Bystanders caught in crossfire as gun gangs shoot it out in south Manchester

Ian Burrell
Friday 20 December 2013 02:47

At half-past two on Monday afternoon, Alice Carroll was struggling home with her shopping bags when the dull normality was shattered by the crackle of gunfire. Mrs Carroll, 70, who had a heart condition, found herself caught in crossfire between two groups of youths firing from their mountain bikes. She was hit in the back by a bullet from a .45-calibre handgun and she fell to the ground.

Fortunately, Mrs Carroll has recovered from the shooting in May last year, just one among hundreds in a 14-year turf war by gangs in South Manchester that is costing more than £8m a year, a Home Office study shows. It found that combined "membership" of the four major Manchester gangs has grown to 470. Since the start of 1997, they have been responsible for at least 154 shootings, including 23 murders and 94 woundings.

The report, gives the clearest indication yet of the emergence of an American-style street gang culture in Britain. It finds that two well-established Manchester gangs, "Doddington" and "Gooch", formed about 1988, are now rivalled by two younger groups, known as the "Pit Bull Crew" and the "Longsight Crew". All four gangs have ready access to firearms and have been responsible for murders.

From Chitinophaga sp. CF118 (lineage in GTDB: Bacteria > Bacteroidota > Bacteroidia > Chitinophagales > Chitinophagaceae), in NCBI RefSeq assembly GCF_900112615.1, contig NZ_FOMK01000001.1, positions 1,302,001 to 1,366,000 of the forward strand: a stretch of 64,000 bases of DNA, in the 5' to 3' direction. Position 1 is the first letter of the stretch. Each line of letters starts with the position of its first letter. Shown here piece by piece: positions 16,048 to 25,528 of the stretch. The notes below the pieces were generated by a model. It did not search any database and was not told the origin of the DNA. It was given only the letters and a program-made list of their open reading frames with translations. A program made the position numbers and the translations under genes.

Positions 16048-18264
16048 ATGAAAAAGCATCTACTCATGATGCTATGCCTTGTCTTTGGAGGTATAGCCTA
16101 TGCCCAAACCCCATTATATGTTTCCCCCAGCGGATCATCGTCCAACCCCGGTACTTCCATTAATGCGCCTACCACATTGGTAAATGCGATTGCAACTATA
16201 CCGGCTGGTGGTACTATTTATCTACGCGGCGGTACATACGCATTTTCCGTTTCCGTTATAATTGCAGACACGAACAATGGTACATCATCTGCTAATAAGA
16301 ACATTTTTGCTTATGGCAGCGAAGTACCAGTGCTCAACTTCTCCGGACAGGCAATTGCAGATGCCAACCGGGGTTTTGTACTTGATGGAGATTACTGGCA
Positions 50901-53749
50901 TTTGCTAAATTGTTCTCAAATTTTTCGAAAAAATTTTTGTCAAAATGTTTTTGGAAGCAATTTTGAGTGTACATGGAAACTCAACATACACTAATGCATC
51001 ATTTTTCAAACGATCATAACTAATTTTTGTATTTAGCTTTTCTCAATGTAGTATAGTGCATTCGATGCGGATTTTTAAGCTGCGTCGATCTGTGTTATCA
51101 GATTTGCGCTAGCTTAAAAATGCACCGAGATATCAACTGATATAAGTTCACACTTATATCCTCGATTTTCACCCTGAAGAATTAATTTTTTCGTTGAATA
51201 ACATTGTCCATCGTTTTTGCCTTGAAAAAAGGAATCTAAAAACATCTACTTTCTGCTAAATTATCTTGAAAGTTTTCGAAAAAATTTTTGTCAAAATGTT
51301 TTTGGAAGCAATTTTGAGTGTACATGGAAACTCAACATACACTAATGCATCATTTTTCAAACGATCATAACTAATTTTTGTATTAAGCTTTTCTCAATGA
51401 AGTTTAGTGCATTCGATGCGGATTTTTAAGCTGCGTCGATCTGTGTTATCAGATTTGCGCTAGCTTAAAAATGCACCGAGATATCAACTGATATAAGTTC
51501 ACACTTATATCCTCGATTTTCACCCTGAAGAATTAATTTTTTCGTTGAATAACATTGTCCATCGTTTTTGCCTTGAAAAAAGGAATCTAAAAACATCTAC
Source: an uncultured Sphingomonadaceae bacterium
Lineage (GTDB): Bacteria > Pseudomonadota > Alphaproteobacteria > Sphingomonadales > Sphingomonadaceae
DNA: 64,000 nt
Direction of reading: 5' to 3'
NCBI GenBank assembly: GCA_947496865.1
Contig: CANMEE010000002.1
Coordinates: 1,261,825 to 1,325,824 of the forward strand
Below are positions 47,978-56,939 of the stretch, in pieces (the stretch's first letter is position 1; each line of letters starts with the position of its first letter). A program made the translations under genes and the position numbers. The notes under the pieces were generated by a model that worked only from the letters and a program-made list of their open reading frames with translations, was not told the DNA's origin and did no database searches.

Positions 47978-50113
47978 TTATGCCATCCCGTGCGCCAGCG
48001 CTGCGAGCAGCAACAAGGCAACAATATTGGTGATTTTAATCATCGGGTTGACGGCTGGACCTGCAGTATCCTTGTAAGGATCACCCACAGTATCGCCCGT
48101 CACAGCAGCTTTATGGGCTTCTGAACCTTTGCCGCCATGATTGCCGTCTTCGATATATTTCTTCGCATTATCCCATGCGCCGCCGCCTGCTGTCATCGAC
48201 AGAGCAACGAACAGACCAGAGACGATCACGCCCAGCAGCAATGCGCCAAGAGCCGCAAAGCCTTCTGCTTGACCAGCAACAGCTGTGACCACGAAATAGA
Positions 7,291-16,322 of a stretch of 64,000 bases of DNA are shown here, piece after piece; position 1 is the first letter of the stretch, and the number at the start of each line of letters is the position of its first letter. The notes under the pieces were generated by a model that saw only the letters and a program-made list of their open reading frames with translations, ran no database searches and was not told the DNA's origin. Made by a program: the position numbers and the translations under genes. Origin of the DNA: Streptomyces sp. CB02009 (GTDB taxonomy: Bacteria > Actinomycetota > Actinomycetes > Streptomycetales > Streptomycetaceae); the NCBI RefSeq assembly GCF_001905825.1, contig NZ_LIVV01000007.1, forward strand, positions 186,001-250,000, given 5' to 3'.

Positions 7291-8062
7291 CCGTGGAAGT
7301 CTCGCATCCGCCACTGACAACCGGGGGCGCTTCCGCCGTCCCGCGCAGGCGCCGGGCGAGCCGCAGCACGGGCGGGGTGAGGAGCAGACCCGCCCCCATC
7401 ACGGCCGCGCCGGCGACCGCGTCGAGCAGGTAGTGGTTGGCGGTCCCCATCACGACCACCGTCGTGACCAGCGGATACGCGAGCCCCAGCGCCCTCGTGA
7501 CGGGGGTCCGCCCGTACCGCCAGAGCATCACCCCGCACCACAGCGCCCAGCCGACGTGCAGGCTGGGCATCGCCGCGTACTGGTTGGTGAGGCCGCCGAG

The report says: "The ongoing conflicts between gangs mean that future shootings between members can be expected." It identifies "a general mutual hostility" between the rival groups with "a number of particular scores to be settled".

Based partly on intelligence and records compiled by Greater Manchester Police and partly on interviews with former and active gang members, the report says rival cliques have created a battlefield in a small area in the south of the city. All four gangs are in the Longsight and Greenheys police divisions, close to the Moss Side district.

The study found that for every shooting in other parts of Greater Manchester, there were 35 in this neighbourhood. People in Longsight and Greenheys were, per head of population, 140 times more likely to be shot than other residents of Greater Manchester. The gang problem was particularly acute among the African-Caribbeans in south Manchester, with 79 per cent of known gang members being black or mixed race.

But the itinerant Jamaican gangsters who have been blamed for much of the gun violence in London, Bristol and other cities are not responsible for Manchester's turf wars. The study found that only one in 40 of the gang members was born outside the United Kingdom, and 85 per cent were born in Greater Manchester.

Although the Doddington gang was exclusively African-Caribbean, the younger Pit Bull Crew had a mixed ethnic make-up, with only 73 per cent black members. Young gang members who spoke to the researchers talked of the difficulty of extricating themselves from their situation. One said: "If you're in, you're in. But it's scary getting in too far..."

Others spoke of their limited life expectancy. The report said: "Several respondents deemed themselves marked men, for whom those in other gangs would, literally, be gunning. Asked about where he might be in five years, one incarcerated respondent said he expected to be dead."

Among those who have died are Marcus Greenidge, 21, and Gabriel Egharevba, 17, shot in separate incidents at point-blank as they rode their mountain bikes in Longsight in September 2000.